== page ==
Chinese homebuyers are showing increasing interest in Canadian real estate again — just not in the in the same places as they were before, a new report suggests.
Juwai.com, a real estate portal that connects residents of China with homes abroad, says Chinese enquiries into Canadian properties increased 8 percent last year compared to 2017, when demand was stagnating in the wake of the introduction of two separate foreign-homebuyer taxes in major urban centres within a span of 12 months.
In August 2016, the BC government imposed a 15-percent tax on non-residents purchasing residential real estate anywhere in Metro Vancouver. Ontario followed suit in April 2017, slapping its own 15-percent levy on the Greater Golden Horseshoe, which encompasses Toronto and surrounding municipalities. Starting February the following year, BC expanded and increased its tax to 20 percent, covering a larger geographic area.
The moves followed media reports and other speculation that foreign nationals were driving up home prices in Canada’s most expensive cities.
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The subsequent measures are one reason Chinese buyers are turning away from Toronto and Vancouver to different Canadian markets, suggests Juwai CEO Carrie Law in a statement. “With steep foreign buyer taxes and high prices in Vancouver and Toronto, we have seen an increasing number of Chinese buyers shift to other cities in Canada,” explains Law, also director of the company.
Chinese buyer enquiries into Vancouver properties declined 2.8 percent on a year-over-year basis in 2018. Over the same period, they fell 10.3 percent in Toronto.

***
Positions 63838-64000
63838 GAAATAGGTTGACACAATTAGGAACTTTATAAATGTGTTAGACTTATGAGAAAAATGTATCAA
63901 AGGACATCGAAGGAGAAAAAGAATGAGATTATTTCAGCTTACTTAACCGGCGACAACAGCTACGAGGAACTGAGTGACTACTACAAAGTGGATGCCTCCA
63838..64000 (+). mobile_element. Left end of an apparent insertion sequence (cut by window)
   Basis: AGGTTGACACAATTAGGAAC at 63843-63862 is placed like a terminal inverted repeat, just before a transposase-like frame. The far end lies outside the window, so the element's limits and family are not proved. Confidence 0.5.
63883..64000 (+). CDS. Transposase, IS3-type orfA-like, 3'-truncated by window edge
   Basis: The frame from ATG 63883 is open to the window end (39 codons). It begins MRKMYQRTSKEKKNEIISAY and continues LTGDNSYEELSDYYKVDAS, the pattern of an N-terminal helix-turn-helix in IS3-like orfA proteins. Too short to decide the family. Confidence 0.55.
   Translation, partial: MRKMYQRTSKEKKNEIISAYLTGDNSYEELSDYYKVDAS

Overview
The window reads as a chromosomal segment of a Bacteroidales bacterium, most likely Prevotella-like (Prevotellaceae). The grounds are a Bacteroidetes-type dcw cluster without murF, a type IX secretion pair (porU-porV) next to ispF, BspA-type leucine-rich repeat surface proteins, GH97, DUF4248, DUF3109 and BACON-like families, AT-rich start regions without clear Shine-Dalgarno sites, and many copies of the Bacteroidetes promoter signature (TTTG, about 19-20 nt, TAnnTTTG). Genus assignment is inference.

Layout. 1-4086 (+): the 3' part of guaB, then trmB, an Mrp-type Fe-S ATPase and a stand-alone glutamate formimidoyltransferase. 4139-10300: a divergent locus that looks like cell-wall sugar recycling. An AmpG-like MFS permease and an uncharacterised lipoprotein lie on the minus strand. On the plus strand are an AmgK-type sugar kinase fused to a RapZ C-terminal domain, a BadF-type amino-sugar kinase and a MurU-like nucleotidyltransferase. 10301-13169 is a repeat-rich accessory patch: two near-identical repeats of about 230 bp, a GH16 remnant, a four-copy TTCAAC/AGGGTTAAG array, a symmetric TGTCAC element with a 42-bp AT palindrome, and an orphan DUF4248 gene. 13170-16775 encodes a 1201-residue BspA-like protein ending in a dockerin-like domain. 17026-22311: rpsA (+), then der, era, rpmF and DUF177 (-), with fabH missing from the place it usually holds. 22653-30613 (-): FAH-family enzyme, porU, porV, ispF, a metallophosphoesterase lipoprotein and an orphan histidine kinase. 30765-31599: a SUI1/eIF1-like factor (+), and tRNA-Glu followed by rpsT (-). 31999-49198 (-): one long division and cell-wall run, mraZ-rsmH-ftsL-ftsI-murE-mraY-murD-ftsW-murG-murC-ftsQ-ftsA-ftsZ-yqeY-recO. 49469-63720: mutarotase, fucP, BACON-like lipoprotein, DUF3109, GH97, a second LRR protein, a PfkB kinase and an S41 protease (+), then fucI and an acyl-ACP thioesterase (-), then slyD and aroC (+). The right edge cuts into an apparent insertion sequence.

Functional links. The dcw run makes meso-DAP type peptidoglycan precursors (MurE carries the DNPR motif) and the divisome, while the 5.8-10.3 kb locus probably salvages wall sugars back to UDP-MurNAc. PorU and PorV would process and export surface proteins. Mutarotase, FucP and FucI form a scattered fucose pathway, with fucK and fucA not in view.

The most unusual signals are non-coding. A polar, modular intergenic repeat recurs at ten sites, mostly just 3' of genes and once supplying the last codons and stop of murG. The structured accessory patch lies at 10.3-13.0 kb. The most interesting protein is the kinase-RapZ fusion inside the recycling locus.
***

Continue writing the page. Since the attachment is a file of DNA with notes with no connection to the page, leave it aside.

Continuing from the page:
Meantime, enquiries were up 394 percent in Halifax, 234.4 percent in Calgary, 35.7 percent in Montreal and 32.5 percent in Ottawa.
Law puts the Halifax and Calgary gains in perspective by noting respective market sizes. “These growth rates appear startlingly high because Chinese buying in Calgary and Halifax during 2018 grew from such low numbers,” he explains. “Doubling a small number gives you 100% growth but leaves you with a product that is still small,” he adds.
Halifax and Calgary were only on the radar of a “relative handful” of those based in Mainland China — until 2017, at least. “And many fewer purchased property in them,” Law adds.
As well as the lack of foreign-homebuyer taxes in these markets, the comparative affordability they offer has sparked recent interest.
Local real estate industries have gotten better at selling the cities to an international audience. “They are successfully marketing local real estate in terms of affordability, lifestyle, and educational institutions,” says Law.
Juwai anticipates enquiries this year will grow at a similar rate to what was observed in 2018, barring political factors discouraging investment abroad or future Canadian policy moves that impact foreign-homebuyers.